Thank you so much for this. Teaching struggling readers means bringing in some excitement and joy so they can relax. Then they can read. When you introduce something, as if you have just uncovered a treasure chest (that’s how I introduced the dictionary), then the children are focused and eager. They forget they have a hard time reading. See, that’s what it’s all about. So, what is your cool thing you can bring in? Do you still have your favorite childhood book? That would make a great connection. Apologies for going on and on.
I’ve brought in my favorite reads. I’ve shared my own published books with them (which they find cool but not enough to want to read them…lol!). I’ve brought in children’s books and asked them to rethink the ending. They are a hard bunch to motivate, but I don’t give up. One of my favorite activities which tends to grab their attention is having them choose their favorite (school-appropriate) songs and write a background story to it. Another one is choosing their favorite movie and rewriting either the characters or the ending. Some of the students enjoy the activities, but it’s like pulling teeth with the majority. Our system has stolen the joy of learning from our kids because of all the mandatory testing, so by the time they get to me (in 8th grade), they don’t remember that learning is supposed to be fun. 😥 I refuse to give up, though. As the year goes on, they start loosening up and enjoying themselves, even though they would never admit it. 🙂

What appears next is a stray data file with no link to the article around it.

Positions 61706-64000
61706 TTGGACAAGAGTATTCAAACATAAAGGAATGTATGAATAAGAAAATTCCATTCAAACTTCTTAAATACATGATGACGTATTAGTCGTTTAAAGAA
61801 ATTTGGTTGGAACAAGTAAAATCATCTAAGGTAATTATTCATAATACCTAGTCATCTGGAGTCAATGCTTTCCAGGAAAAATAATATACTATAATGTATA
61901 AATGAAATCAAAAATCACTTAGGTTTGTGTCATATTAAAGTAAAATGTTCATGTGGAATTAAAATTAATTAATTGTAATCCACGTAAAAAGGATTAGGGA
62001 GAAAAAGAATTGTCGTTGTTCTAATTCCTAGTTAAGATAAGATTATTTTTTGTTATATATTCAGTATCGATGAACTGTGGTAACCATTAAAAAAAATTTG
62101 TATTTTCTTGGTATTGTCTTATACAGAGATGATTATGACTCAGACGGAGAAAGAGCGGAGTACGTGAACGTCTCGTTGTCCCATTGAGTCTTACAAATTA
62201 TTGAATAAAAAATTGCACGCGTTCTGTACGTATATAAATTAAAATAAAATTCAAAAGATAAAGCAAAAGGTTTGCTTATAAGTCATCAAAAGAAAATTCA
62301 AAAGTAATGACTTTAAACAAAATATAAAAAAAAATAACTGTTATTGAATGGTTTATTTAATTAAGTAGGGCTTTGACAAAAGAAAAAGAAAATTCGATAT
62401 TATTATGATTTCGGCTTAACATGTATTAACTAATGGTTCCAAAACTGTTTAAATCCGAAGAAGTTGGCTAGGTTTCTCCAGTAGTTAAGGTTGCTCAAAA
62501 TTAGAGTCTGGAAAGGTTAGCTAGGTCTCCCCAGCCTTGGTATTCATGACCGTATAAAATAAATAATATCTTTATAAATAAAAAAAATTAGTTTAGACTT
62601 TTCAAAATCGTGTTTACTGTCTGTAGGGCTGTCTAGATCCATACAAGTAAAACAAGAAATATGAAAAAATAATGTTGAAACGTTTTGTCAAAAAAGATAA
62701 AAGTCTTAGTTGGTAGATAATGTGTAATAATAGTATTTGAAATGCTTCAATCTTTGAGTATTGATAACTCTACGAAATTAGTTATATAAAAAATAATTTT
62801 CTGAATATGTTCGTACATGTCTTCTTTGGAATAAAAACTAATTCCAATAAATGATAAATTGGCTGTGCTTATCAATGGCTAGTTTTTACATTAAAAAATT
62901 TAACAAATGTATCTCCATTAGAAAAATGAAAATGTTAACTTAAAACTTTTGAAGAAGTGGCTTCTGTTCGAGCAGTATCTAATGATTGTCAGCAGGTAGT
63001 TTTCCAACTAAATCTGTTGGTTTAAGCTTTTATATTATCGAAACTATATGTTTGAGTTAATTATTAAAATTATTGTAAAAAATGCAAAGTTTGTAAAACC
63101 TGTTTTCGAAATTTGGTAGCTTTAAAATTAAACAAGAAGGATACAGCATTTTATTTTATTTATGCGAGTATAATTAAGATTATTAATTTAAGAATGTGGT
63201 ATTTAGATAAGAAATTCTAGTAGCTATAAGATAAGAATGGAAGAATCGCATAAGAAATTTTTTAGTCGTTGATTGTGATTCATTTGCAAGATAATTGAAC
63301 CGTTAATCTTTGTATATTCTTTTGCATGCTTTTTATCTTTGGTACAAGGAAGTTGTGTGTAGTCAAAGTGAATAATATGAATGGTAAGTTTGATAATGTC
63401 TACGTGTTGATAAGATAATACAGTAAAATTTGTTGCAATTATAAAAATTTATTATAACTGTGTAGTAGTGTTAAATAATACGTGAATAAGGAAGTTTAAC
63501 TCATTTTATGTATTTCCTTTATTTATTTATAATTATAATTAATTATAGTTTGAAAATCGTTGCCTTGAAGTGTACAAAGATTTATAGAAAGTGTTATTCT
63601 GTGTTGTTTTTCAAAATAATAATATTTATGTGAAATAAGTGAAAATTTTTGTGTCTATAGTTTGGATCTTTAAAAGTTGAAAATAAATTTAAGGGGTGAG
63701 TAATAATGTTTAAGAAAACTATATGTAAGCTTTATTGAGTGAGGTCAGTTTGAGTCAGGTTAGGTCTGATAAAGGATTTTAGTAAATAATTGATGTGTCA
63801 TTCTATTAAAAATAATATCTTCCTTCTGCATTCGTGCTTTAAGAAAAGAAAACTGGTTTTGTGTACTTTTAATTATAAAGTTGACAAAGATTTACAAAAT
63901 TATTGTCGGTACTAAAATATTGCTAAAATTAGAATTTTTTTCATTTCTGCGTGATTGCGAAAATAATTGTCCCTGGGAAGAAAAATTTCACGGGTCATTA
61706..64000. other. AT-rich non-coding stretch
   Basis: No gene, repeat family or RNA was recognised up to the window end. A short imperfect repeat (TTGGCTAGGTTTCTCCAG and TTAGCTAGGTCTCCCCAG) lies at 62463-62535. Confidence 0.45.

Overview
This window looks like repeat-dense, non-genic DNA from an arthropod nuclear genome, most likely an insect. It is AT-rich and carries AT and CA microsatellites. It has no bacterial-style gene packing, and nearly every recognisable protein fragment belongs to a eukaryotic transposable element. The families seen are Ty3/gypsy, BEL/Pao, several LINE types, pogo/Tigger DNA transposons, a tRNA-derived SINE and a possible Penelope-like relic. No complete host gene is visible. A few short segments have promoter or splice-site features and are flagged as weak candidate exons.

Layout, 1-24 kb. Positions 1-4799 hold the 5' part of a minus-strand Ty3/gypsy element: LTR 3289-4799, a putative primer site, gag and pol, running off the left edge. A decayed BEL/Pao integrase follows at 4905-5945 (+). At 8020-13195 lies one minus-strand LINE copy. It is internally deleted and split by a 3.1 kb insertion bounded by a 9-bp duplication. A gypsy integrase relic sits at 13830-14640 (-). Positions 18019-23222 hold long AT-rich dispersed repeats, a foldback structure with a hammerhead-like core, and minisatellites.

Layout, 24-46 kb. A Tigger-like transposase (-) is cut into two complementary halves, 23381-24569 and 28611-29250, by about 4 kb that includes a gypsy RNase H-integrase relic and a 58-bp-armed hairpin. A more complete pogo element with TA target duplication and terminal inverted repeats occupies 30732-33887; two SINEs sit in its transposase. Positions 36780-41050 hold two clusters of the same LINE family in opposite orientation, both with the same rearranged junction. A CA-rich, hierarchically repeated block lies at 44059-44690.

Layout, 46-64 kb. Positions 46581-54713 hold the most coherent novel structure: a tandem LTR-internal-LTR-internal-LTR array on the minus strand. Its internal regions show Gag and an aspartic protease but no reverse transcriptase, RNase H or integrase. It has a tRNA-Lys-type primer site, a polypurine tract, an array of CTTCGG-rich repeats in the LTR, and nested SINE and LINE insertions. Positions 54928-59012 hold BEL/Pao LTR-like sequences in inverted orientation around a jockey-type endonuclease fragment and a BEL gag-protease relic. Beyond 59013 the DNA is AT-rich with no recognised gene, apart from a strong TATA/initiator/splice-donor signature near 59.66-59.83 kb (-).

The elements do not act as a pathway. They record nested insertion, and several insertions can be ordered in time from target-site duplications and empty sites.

The mandatory testing has taken the joy out of teaching. Yes, by the time they get to 8th grade, they’re unhappy campers. Thank you for not giving up!! Because you may never know if what you teach reaches a child. Even if it’s only one child, you have made a difference!
Do you know the book “Wonder” by R.J. Palacio? That’s a powerful read aloud. My good friend’s son became a 9th grade teacher. He was faced with everything you are facing. He was a history teacher (the most boring subject for 9th graders), so he got creative. They were learning about the Civil War, so he cut and grew his beard over the course of the term, asking students who he was. It worked! It became a challenge and excited students.
What can you do to make lessons come alive? That’s what 8th graders need. Start with what you love, and you can turn that into fun learning. Really! I think of Robin Williams in Dead Poet’s Society. He stood on a desk to recite poetry because nothing else worked. I think of Richard Dreyfuss in Mr. Holland’s Opus. He had to teach music, and his students didn’t care about music. Suddenly he made the connection with the Beatles, and he was on his way.